All you need is love and wifi, right?
But if it wasn’t for the glorious mind of a 1940s actress, there might be no wifi as we know it today.
Famed for her beauty and her movies, actress Hedy Lamarr should be remembered for her brilliant mind and ideas that paved the way for technology today. And it’s for this reason Israeli Wonder Woman actress Gal Gadot is in talks to develop a series on the life of this fascinating woman whose inventions led to Wi-Fi and GPS.
Born in Austria to Jewish parents, Lamarr fled Europe on the eve of World War Two and the Holocaust, and moved to the U.S, catching the eye of MGM studio head Louis B. Mayer on the ship from London to New York.
Quickly becoming a famous actress, she socialised with luminaries including John F. Kennedy and Howard Hughes, who provided her with equipment to run experiments in her trailer during her breaks from acting.
Born Hedwig Kiesler in 1914, Lamarr was a serious inventor. During the war years, she and composer George Antheil developed a radio guidance system for Allied torpedoes, which used spread spectrum and frequency. Aspects of their work were incorporated into Bluetooth technology, Wi-Fi and GPS. In recognition of their contributions, the pair was inducted into the National Inventors Hall of Fame in 2014, an article in Forbes revealed.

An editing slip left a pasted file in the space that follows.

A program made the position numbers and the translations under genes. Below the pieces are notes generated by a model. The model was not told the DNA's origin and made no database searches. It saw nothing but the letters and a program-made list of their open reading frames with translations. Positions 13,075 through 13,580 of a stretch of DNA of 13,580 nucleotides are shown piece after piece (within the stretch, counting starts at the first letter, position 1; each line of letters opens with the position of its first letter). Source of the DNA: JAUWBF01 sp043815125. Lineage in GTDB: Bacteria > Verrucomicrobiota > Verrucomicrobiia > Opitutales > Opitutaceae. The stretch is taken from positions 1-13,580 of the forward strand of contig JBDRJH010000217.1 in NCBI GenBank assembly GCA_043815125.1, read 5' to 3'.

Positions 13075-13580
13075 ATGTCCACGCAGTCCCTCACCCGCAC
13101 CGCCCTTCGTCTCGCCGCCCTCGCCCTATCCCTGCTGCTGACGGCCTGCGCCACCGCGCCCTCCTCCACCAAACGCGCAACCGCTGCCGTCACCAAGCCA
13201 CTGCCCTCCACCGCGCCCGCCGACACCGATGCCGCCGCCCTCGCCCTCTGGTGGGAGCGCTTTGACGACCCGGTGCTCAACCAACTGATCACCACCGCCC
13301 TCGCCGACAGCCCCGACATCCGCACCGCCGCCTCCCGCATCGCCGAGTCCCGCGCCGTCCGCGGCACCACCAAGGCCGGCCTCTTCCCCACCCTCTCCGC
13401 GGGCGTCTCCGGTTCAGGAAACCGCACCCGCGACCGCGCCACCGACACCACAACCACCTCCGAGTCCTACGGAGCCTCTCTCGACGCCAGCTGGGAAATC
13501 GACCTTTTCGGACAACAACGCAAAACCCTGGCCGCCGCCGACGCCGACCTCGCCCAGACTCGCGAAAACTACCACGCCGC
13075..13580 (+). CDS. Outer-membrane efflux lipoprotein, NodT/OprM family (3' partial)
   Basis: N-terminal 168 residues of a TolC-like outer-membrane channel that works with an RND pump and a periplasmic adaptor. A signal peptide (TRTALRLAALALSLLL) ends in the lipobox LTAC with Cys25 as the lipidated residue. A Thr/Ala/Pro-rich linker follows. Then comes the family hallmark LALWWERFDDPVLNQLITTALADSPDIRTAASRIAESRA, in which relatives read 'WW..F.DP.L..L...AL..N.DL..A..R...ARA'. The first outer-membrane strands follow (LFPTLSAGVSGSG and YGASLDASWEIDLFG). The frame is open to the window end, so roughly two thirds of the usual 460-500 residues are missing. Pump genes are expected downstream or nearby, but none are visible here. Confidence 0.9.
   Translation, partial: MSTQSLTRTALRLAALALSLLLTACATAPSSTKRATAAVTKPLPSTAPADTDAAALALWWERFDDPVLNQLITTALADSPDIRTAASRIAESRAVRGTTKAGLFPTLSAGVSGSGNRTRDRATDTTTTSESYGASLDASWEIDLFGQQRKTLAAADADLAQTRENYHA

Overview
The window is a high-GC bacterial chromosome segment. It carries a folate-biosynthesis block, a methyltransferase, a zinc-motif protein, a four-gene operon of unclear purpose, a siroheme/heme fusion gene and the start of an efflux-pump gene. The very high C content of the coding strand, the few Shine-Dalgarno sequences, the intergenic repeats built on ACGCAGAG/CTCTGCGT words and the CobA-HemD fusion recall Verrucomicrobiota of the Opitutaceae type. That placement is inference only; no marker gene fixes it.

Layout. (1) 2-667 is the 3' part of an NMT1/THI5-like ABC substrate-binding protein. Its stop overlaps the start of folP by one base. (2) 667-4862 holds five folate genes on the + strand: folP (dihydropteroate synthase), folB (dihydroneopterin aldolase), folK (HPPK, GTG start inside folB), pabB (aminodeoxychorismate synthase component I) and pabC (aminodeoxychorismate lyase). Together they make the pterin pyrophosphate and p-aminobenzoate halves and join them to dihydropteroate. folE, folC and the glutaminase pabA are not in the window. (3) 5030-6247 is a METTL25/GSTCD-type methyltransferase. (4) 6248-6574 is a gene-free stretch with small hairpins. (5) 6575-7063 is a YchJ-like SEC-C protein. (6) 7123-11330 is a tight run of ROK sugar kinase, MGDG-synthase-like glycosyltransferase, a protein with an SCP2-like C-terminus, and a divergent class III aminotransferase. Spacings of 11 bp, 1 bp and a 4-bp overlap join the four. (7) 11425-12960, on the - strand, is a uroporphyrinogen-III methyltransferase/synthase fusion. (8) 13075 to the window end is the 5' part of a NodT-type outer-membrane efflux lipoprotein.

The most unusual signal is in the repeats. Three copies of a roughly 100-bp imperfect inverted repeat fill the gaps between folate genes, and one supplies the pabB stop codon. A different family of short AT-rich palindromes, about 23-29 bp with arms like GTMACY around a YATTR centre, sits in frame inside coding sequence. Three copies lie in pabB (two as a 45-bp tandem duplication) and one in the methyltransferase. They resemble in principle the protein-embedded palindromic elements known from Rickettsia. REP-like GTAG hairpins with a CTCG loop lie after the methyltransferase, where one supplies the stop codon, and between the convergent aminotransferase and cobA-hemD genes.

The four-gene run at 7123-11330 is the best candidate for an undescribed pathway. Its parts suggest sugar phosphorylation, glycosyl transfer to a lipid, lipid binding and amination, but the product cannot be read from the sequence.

A documentary of her life, Bombshell: The Hedy Lamarr Story, was made last year and documents the patent that Lamarr filed for frequency-hopping technology in 1941 that became a precursor to the secure Wi-Fi, GPS and Bluetooth now used by billions of people around the world.
The patent she filed with co-inventor Antheil aimed to protect their war-time invention for radio communications to ‘hop’ from one frequency to another, so that Allied torpedoes couldn’t be detected by the Nazis. But to this day, neither Lamarr nor her family have ever seen a cent from the multi-billion-dollar industry her idea generated, even though the U.S. military has publicly acknowledged her frequency-hopping patent and contribution to technology, as well as to the war effort of the allies during the Second World War, Forbes reported.
“The brains of people are more interesting than the looks I think,” Lamarr quipped in 1990, ten years before she died, and that’s something society should increasingly recognise and from which it could greatly benefit.